Acumen Solutions Race for a Cause™ is now almost six weeks away! We are so excited to see all the friends and community members who have registered to participate in the race for YPT, and we can’t wait for October.
We’ve been training all summer, but we all know it can be hard to stay motivated. Luckily we have some important training tips from Flatworm himself, from Flatworm’s Courageous Act, written by student playwright Lauren White and produced in our 2011 New Play Festival and Express Tour. As YPT’s superhero team leader for the 1 Mile Fun Run, we asked Lauren to bring Flatworm back for some extra motivation as we get closer to the race! Check out what Lauren came up with for Flatworm’s special message to our walkers and runners, and don’t forget to register for the race on October 14!
Hello, beings of earth! This is Flatworm, carrying an important message from Young Playwrights’ Theater. The Race for a Cause™ 8k and 1 Mile Fun Run is coming soon, and I’ve got a few tips for you runners, joggers and crawlers!
• Never run too fast in the beginning. This is a long distance to go, just like the four foot wall that I once had to climb.
• Always keep in mind that you CAN lose. It’s good motivation to win!
• Stay hydrated! Drinking enough water is SO important when you’re doing any kind of physical activity. I personally had to learn this the hard way when I didn’t drink enough water before trying to open a bottle of peanut butter. THAT was a big mistake.
• Last of all, and perhaps the most obvious of all, try your best! No matter if it’s running in a race, or if it’s defeating an evil villain, trying hard is the #1 way to succeed.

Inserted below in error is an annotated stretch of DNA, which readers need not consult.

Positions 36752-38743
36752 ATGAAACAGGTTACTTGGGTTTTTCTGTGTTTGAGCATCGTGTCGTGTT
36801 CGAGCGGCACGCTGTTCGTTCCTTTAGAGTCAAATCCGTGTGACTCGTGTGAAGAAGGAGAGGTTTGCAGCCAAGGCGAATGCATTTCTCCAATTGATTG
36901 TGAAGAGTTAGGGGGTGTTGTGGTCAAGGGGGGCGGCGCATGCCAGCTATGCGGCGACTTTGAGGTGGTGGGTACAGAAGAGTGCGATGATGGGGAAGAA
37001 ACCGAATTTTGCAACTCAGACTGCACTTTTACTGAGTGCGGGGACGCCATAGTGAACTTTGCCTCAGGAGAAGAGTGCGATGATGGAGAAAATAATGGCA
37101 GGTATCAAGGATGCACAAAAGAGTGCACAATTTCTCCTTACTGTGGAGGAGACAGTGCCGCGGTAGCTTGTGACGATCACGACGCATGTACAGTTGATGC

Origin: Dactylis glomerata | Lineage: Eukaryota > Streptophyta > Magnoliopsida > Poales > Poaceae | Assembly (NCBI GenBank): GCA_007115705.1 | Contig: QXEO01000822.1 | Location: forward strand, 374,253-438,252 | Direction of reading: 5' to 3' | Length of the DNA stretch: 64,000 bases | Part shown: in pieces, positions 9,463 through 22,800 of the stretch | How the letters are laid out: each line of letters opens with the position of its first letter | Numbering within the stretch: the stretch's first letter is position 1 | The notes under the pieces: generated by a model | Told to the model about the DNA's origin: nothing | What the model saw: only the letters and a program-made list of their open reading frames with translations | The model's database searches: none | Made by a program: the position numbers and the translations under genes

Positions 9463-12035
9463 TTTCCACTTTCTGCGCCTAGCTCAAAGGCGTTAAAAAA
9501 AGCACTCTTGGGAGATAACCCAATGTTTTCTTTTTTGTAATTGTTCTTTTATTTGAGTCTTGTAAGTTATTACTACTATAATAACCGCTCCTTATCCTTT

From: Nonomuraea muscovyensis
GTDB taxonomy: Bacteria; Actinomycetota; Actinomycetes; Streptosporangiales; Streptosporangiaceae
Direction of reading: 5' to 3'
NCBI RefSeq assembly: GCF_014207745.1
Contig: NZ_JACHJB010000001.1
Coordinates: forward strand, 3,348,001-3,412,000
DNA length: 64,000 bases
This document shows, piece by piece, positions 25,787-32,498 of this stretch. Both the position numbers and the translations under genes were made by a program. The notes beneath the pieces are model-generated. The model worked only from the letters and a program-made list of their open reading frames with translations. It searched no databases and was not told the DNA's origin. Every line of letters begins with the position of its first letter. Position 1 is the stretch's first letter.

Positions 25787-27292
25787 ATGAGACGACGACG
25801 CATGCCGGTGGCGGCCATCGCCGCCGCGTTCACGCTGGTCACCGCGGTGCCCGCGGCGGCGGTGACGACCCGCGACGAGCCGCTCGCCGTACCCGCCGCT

I hope these tips will really help you guys in the race!
One of my fondest collection of memories of the presence of art in my life was when I was in preschool. By this age, I was already drawing with crayons on endless reams of paper, playing with stuffed animals and dolls as if they were real, and listening to all kinds of music, from opera to glam rock. A huge influence for me artistically as I was growing up was my father. He would show me classic movies, check out huge picture books with amazing illustrations, and have me watch and listen to ballets and operas. This introduction to opera and ballet by my father is where my favorite memories stem from.
I learned, through my dad, about all the different stories that were told in operas. When we had long afternoons together at home after preschool, my father and I would plop down on the floor by the stereo and he would explain to me the story as it played out over our living room speakers. Through these afternoon activities, I learned about the love story between Prince Ziegfried and Odette in “Swan Lake”; I remember being in calmed by the soft sounds of Mozart’s “The Magic Flute;” and bouncing around the room when hearing the fervent strings of Stravinsky’s “The Firebird.” I would get so excited about these stories that I would carry them around with me, telling my friends at school about them and subsequently sitting them down in front of the TV whenever I could to have them watch these great tales.
These stories became so ingrained into me that my father and I would take on roles of the characters in these pieces and start acting out the scenes from the operas right in the middle of the living room. He would play Grandpapa Drosselmeier and I would play Marie from “The Nutcracker,” or he would play Figaro and I would be Rosina in “The Barber of Seville.” I’m sure at this point that this may have been the start of my fondness for live performance.
Twenty-three years later and I am a professional actor in the DC area. I think back to these afternoons with my dad as having a huge impact on how I live my life in terms of how I think and feel, and also how I view the world. His introducing me to classical music really gave me the confidence at other stages of my life to tell my own stories. The exposure to art alone, and the motivation of wanting to teach a child about art and encourage them to explore it for themselves emboldens them to create their own art.